S.C. Mental Health Patient Suffocated by Untrained Hospital Staff
Employees sat on the back of a patient — which goes against protocol for restraining a patient — denying oxygen to his organs for four minutes.
A South Carolina Department of Mental Health patient suffocated to death earlier this year at the hands of agency employees who failed to follow protocol on physically restraining patients.
At least three employees involved in the death of William Avant had not been trained properly, according to an ongoing investigation, reports The State.
Avant, 35, was killed on Jan. 22 when Mental Health staffers improperly pinned his face down on a Columbia hospital floor. They laid on top of his back for four minutes, preventing his diaphragm from delivering oxygen to his organs.
Staff failed to check the patient’s breathing as he died beneath them, records show.
Those tactics are explicitly prohibited in the department’s training manual, which states in capital, red letters: “CAUTION: ALWAYS MONITOR THE BREATHING OF ANYONE BEING RESTRAINED. NEVER LIE ACROSS THEIR HEAD, NECK, BACK OR CHEST AS THIS MAY EXERT PRESSURE TO THEIR CHEST AND INTERFERE WITH THEIR BREATHING. NEVER PLACE THE PATIENT IN A CHEST DOWN/PRONE POSITION. THEY SHOULD REMAIN ON THEIR SIDE.”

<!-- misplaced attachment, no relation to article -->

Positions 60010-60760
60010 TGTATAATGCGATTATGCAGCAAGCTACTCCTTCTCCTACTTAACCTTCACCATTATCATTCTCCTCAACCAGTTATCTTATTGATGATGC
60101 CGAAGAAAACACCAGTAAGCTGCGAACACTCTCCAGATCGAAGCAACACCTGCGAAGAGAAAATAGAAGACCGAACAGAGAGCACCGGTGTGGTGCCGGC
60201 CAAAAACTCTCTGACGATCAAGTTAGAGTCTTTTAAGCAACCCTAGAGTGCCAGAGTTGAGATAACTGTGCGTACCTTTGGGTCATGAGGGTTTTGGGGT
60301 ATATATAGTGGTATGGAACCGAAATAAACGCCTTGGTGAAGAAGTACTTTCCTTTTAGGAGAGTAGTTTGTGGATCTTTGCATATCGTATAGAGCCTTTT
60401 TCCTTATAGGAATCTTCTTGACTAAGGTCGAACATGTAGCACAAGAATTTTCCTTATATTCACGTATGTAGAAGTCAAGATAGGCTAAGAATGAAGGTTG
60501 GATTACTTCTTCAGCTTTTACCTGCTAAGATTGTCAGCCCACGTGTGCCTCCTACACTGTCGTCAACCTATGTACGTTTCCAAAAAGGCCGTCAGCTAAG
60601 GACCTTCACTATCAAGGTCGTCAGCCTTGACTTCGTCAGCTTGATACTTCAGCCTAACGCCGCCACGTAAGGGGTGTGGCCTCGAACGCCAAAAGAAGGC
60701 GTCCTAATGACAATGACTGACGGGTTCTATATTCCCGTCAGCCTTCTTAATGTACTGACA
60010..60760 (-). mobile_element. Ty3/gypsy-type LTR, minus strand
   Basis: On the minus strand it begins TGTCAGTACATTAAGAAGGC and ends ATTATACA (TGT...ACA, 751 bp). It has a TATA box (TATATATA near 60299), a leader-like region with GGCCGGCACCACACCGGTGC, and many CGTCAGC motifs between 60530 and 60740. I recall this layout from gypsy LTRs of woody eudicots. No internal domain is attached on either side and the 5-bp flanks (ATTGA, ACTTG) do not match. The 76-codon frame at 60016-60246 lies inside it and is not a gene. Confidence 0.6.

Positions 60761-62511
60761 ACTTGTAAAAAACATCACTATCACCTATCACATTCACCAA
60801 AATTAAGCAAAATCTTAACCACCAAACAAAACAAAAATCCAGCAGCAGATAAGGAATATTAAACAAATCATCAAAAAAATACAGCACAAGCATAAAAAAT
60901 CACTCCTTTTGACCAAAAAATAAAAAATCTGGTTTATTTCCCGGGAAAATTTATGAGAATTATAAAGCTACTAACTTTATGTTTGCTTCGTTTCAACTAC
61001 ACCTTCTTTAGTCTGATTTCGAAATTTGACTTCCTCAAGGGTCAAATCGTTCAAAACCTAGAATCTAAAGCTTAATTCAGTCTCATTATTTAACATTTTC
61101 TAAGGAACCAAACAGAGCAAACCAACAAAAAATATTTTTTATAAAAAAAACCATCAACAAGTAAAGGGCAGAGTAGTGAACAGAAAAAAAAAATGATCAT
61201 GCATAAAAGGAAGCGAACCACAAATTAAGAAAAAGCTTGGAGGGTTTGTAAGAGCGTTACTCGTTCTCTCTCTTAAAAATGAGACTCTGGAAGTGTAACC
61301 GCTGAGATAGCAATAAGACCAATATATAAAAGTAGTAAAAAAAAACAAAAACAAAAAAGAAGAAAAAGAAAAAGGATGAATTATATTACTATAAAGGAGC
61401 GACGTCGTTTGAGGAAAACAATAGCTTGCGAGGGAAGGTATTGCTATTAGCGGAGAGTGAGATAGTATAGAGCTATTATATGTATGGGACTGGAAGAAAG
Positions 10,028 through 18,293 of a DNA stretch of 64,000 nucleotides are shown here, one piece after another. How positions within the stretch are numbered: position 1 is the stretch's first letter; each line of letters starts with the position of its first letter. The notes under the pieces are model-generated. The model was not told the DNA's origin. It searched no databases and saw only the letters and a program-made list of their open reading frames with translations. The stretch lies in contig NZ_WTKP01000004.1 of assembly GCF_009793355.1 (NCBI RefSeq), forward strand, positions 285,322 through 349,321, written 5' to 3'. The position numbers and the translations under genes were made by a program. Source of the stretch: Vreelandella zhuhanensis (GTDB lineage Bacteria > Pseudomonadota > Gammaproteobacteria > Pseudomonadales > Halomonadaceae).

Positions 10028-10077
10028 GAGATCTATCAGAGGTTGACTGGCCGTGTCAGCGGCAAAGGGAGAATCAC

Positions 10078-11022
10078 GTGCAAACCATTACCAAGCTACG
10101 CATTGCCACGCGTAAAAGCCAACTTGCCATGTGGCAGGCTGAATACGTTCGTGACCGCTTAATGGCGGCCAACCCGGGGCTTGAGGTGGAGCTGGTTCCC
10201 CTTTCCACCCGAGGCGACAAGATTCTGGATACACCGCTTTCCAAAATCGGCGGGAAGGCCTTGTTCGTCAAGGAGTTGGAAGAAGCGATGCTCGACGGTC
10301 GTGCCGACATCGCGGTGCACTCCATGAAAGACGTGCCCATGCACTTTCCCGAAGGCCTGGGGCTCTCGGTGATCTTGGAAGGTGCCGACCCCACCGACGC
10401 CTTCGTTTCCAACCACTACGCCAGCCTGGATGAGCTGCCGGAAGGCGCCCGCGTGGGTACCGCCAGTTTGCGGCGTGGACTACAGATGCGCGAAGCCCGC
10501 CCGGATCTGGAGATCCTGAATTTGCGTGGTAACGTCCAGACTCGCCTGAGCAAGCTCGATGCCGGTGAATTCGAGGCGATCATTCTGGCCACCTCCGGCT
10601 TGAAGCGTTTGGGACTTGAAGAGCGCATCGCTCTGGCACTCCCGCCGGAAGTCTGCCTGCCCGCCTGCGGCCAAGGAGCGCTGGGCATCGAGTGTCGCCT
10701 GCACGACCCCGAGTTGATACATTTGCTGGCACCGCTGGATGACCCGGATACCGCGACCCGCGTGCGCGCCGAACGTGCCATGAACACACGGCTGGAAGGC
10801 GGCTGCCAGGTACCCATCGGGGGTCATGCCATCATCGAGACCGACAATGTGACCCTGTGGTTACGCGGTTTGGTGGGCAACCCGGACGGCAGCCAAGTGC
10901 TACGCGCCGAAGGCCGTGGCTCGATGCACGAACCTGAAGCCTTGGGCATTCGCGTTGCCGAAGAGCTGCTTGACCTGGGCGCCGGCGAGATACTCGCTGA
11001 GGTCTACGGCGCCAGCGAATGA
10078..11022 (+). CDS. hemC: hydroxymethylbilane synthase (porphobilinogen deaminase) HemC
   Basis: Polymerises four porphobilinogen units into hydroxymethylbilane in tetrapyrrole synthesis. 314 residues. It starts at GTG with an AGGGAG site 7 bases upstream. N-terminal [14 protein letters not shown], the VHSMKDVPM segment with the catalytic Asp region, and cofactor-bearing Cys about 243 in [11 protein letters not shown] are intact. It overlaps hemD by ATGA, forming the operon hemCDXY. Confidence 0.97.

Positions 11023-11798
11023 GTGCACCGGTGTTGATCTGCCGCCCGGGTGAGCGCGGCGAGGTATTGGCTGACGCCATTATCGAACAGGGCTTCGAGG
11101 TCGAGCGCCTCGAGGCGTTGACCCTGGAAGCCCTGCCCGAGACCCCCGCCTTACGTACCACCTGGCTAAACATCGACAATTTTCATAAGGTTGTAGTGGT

The negligence of the employees raises questions about the management of employees, training and overall patient care.
Mental Health cares for 100,00 patients, including 1,500 in patients who are some of the state’s most vulnerable residents.
A Richland County coroner ruled Avant’s death a homicide, noting that his death was a direct result of the hospital employees’ actions.
The State Law Enforcement Division, however, did not press charges after conducting its own investigation.
Hospital officials refused to answer questions about Avant’s death or provide records related to the incident, saying privacy laws seal patient records.
Several employees were suspended, the entire hospital staff was retrained and the department’s policy on physically restraining patients was revised, according to records provided by health regulators.
“The agency reviews all serious adverse incidents to identify the contributing factors and takes corrective action,” Mental Health Interim Director Mark Binkley wrote in a statement to The State.
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